What greater metaphor is there for change than planting a seed? You water it, and before long, it grows. Over time, it bears fruit. Finally, the wind or birds carry its seeds near and far, and more and more grows. Change in our communities is like that, too. Consider this little story of something I noticed recently. I drive by a certain home frequently that I always notice because a few years ago, a row of tomatoes suddenly appeared on the front lawn. Over time, I noticed the row got longer, and peppers had been added. Last year, I saw greens growing in the spring and the fall as well. Just yesterday when I went by, I noticed that the tomatoes had been removed for the season and fall crops were being planted. But then something amazing happened. As I was smiling to myself about that garden's success over the years, I noticed the next door neighbor's home. Where previously there had been only lawn, there was now a freshly-tilled row, ready for planting. The first gardener's idea had clearly grown.
Observe the community where you live--drive, walk, or ride your bike around your neighborhood and notice how many people with gardens have neighbors with gardens as well. It would be interesting to see if there are patterns showing "pockets of gardens," where, perhaps, one gardener had an effect on another, and so on. In fact, the Atlanta Local Food Initiative is mapping metro-Atlanta gardens right now. Add your home, school, or community garden to their data by filling out this simple survey and we'll get to see how many seeds of change are growing in metro-Atlanta.
The moral of the story? Every little seed you plant matters, in ways you may not know. Here are some ways you can sow seeds of change in your community.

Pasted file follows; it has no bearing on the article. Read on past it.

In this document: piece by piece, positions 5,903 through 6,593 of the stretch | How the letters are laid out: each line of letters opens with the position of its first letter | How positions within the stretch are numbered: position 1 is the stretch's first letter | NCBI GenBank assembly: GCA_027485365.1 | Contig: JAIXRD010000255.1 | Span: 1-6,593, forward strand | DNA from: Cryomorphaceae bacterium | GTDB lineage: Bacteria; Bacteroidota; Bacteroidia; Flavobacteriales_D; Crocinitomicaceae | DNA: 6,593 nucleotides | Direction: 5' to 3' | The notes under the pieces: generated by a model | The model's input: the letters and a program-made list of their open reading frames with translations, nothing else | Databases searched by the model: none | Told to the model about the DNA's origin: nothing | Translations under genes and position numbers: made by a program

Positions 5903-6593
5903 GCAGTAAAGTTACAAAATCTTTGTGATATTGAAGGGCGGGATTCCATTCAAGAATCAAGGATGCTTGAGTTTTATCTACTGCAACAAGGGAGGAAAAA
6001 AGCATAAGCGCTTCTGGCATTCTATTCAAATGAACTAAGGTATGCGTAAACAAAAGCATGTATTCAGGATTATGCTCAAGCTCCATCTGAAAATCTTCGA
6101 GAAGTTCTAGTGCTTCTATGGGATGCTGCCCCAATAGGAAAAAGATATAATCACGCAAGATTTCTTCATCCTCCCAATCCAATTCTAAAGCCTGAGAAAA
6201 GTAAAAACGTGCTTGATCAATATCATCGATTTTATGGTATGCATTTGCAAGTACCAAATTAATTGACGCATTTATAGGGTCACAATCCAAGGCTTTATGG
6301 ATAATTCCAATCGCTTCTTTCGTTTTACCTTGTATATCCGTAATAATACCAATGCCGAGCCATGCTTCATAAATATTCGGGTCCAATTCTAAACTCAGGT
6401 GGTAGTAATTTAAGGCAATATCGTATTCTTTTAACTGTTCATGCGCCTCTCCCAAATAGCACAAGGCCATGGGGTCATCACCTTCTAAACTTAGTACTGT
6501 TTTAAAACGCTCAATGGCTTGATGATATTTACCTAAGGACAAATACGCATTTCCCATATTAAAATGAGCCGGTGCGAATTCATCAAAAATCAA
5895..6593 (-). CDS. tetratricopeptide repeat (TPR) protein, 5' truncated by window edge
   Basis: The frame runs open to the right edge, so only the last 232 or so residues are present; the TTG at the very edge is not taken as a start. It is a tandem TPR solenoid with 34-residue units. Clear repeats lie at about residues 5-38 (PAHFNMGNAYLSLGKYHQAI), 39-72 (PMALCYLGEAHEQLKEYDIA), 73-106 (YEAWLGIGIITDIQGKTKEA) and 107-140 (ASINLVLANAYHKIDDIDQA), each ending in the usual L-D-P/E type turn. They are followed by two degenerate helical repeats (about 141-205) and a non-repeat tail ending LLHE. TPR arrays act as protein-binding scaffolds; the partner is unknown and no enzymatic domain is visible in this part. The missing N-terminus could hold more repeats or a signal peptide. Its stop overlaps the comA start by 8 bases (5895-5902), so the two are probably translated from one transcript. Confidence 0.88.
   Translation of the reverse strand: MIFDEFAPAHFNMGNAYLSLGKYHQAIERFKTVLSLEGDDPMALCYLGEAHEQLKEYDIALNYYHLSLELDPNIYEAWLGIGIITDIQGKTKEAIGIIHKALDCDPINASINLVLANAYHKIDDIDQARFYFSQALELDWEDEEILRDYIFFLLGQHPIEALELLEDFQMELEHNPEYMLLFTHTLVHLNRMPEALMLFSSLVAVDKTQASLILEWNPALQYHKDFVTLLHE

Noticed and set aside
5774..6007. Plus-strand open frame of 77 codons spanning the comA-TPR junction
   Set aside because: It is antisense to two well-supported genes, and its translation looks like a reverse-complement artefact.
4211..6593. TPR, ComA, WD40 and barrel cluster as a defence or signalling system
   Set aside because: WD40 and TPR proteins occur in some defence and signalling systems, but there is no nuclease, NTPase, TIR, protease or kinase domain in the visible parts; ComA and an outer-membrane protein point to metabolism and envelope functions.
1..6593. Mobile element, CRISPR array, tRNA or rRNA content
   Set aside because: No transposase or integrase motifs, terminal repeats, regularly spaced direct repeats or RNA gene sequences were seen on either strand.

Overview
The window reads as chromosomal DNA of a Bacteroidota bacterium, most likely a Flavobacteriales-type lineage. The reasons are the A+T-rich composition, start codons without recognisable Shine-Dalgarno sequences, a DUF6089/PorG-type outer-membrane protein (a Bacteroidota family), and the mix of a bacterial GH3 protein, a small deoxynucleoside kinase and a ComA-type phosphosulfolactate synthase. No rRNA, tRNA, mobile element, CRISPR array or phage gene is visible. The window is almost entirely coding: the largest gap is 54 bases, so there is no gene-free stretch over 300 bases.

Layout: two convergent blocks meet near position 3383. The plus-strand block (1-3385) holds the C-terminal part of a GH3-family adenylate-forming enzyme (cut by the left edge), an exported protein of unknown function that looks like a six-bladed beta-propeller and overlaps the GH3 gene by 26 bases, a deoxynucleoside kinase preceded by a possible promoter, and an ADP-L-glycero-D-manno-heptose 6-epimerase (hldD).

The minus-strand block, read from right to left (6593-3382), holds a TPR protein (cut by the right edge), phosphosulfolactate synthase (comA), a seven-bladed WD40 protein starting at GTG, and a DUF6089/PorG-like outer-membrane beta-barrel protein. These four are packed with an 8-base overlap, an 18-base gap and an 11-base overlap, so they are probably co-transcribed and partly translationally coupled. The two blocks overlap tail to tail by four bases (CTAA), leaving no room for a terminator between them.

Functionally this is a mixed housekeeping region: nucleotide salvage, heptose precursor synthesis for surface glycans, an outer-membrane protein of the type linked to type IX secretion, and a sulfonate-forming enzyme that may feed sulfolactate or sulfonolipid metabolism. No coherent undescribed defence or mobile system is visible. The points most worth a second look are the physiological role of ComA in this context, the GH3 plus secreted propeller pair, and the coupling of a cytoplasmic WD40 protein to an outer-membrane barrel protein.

1. Plant to share. If your neighborhood has a common area, ask to be in charge of it or get permission to at least plant a few things. Choose edibles like herbs and let your neighbors know they are there for the picking. Oregano, rosemary, lavender, lemon thyme, mint, lemon balm, and chives are all low-maintenance perennials that do well in our climate and are "pickable" during a good portion of the year. Of course, this idea works right around your mailbox as well. See our model mailbox garden at our store (pictured above).
2. Garden when people can see you. Do your front-yard gardening when you know people will be passing by, such as when the early-morning or after-work dog-walkers or joggers go by. This gives you the opportunity to wave and build relationships, or, if you have more time, to chat with them to answer questions, to share clippings, and to encourage their gardening interest. Especially consider doing your gardening when the school buses go by, if you're home, as little eyes are watching and learning from you more than you may realize.
3. Show up at city hall. Speak up in support of the amazing urban agriculture initiatives going on in our city and in the metro-Atlanta area. Write blog posts, add photos of gardens you visit on Facebook, and attend meetings where your voice may make a difference.
4. Get out in the community. Volunteer at community gardens such as the Wylde Center (formerly known as the Oakhurst Community Garden Project), where there are a diverse number of ways to get involved. Why not start out by going on the Urban Coop Tour on October 6 and 7, which is a fundraiser for the Wylde Center? You may even want to join the Wylde Center's Team Chicken after that, or get chickens of your own to enhance the fertility--and fun--of your own garden. (And guess what? We have everything you need.)
Come by our store and get ideas you can use in your home garden as well. We have raised beds and rows in all shapes and sizes growing behind the store. Visit the chickens, browse our extensive product selection, and ask us your gardening questions. See our website and blog for more helpful information about a wide variety of gardening topics. We're always happy to help plant seeds of change in our ever-growing community of gardeners.